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Monday, July 31, 2006

Save the Princess!

One night a few months ago, Rick and I came home and saw this little kitten a couple of doors down. I thought, "Oh how cute. I wonder if it's friendly." and reached out and said, "Here kitty kitty?" The kitten ran the other way, but across the street, came this little black and white kitty. Suprised I turned and said, "Oh. Hello. Who are you?" The kitty rubbed up against me and fell over purring. Right, okay, friendly cat. But clearly hungry cat. So we gave her a little dry food and some water. She sucked down both with the enthusiasm of a starving man in the desert. She looked lost and dirty and a little beat up. So we laid a towel in a box for her to sleep the night, but she was gone the next morning.

But she was back a couple days later. Again we fed and watered her and got lots of affectionate head butts and purrs for our trouble. She clearly had some problem going on with a tooth and was a bit drooly, so we gave her some moist food, and she was wildly appreciative. Then she disappeared again, this time for a week. But a week later she was back, looking tired and dehydrated again. Okay, we thought, time to find out if we can get her some vet services for cheap. I called around but couldn't find much help. So I figured we'd wait until after monthly bills and make sure we could afford a trip to the vet for her and see how bad it was and try to find her a home and such. Meanwhile, she decided our back deck was the cool place to hang out and we came home to find her there most days. We took to referring to her as "The Princess" because she was kind of a prissy, prancey girl who loved to stretch up to her tippy toes for a scritch, even if she was all scruffy.

But then Rick couldn't afford rent for the month. And then I got word of the probable layoffs and then ultimately of the definite layoffs, and suddenly spending money on a stray cat seemed less than ideal. Then her drooliness increased to a swollen, infected chin and I knew she needed help sooner than I could provide it. So I called around again trying to find someone to help us. It looked like turning her over to the Santa Clara Humane Society or San Jose Animal Care would elicit similar responses - testing for Feline Leukemia and FIV, treatment if negative, and putting her up for adoption. Okay, good plan. So we took her in to San Jose Animal Care. They gave us a cage number to follow up on her. We called the next day and heard some slightly different information that made us nervous about her future. They said to call back again tomorrow for health results. So we called back the next day and they said, "Oh, we don't test for those things. If they animal seems healthy and passes the behavior test, we put them up for adoption. Otherwise, we euthanize." Oh crap. So I had just managed to consign this cat to death row, because while she'd pass the behavior test with flying colors, she was definitely not completely healthy. Again, I called around to a bunch of rescue organizations and begged for help.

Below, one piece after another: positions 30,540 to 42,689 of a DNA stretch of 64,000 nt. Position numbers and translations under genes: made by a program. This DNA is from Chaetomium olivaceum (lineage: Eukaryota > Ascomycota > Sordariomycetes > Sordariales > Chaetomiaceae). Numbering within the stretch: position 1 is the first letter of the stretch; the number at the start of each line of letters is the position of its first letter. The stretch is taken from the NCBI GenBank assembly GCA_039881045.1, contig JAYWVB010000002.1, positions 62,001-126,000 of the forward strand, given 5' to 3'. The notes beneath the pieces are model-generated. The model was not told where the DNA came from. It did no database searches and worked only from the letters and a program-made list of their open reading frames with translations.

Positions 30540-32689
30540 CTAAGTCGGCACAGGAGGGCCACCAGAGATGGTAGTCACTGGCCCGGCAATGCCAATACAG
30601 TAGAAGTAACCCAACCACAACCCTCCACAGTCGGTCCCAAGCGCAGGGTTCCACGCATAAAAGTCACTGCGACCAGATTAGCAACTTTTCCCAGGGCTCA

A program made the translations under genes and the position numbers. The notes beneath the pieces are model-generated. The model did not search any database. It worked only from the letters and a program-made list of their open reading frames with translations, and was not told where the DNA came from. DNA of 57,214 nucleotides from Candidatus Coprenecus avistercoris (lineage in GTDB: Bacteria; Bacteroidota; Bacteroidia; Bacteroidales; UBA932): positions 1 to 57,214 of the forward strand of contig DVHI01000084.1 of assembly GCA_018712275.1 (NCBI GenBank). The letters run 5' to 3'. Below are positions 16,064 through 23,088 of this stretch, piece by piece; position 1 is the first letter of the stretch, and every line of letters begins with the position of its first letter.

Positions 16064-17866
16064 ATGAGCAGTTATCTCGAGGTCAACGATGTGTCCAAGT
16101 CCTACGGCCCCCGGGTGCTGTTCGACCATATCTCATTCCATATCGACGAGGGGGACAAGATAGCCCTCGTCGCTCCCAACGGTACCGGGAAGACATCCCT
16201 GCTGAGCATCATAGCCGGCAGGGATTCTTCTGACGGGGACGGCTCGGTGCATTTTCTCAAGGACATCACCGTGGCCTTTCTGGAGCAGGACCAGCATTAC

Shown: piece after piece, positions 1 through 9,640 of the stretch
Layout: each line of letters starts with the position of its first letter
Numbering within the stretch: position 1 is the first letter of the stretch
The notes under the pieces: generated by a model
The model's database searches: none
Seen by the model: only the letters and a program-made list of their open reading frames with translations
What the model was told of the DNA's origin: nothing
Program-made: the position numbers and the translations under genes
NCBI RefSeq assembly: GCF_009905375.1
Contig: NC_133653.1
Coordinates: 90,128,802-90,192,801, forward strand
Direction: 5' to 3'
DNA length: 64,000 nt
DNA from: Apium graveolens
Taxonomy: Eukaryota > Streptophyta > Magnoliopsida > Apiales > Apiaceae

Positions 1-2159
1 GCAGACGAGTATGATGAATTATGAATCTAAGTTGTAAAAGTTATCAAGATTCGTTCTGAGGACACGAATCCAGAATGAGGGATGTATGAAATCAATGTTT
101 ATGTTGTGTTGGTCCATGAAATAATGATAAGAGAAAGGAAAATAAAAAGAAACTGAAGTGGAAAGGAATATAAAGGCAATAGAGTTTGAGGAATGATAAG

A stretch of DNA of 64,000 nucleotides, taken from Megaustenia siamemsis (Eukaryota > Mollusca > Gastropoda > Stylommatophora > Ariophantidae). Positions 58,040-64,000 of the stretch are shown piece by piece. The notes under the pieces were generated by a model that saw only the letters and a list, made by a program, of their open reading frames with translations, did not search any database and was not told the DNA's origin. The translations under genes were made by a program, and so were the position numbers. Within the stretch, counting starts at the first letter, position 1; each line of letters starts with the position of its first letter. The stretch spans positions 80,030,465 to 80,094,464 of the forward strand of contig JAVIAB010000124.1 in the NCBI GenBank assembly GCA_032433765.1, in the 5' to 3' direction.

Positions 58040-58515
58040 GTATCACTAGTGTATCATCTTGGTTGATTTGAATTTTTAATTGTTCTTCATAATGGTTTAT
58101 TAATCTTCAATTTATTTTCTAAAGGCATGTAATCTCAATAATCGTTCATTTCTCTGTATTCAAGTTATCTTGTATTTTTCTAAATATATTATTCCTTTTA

Pixel managed to somehow lose his collar and tag, so I went to get him a new one at Pet Food Express and talked to a woman from Town Cats. She said, "Oh jeez, San Jose Animal Care is horrible. They kill 80% of their cats. Thousands every year." My heart sank. We had to save the princess. In my helpfulness, I had signed her death warrant instead of finding her help.

We took Pixel in for his annual exam and got a feline leukemia test just to be sure (since he's mister friendly and can't help interacting with the kitties outside by sticking his arm under the door or pressing his nose against the gate). He's fine, and his vet (Dr. Derenzi) at Adobe Pet Hospital pointed us toward a woman from the Stanford Cat Network. Meanwhile, Rick was working with Kelly, the vet tech at San Jose Animal Care, making sure they didn't do anything bad to her. Kelly showed her off to the volunteers from the rescue groups on their weekly tour to see if anyone would take her in. I emailed the woman from Town Cats asking for help. Finally, Kelly said to contact Lisa from Unconditional Love, because if we could be her foster home, Unconditional Love would pay for her vet bill. I called Lisa and she managed to get the princess out of kitty jail two days later. Whew. Then she took the princess to see Dr. Derenzi at Adobe, and she came back with lots of new information. The princess is about 2 years old, she's been spayed. She's clearly been living on the street for a while. She doesn't have feline leukemia or FIV. She has a couple of bad teeth. She's getting surgery for that on August 14th. Meanwhile, she's on antibiotics to help heal her up before the surgery.

So last night, we went by Lisa's house and picked up the princess. Lisa was amazingly cool, and she sent us home with food and dishes and a pet bed and antibiotics for the princess. They named her "Savannah" and posted her on Pet Finders. She also has a radio show where she'll advertise her. And they have weekend adoption fairs where she can be shown too. I'm sure she'll find a home in no time, and in the meantime, she's staying with us. So far we have her locked in the guest bedroom, but hopefully she and Pixel will get along and she'll get run of the house in a few days.

But oy with the extra stress! Because, really, my life isn't stressful enough right now. But at least this one thing worked out just about as well as I'd hoped, with a lot of bumpy road to get there. And if you know of anyone who would like a small, wildly affectionate little tuxedo kitty who will appreciate the good life like only a former stray can, give a holler. Meanwhile, I breathe a big sigh of relief because we saved the princess.

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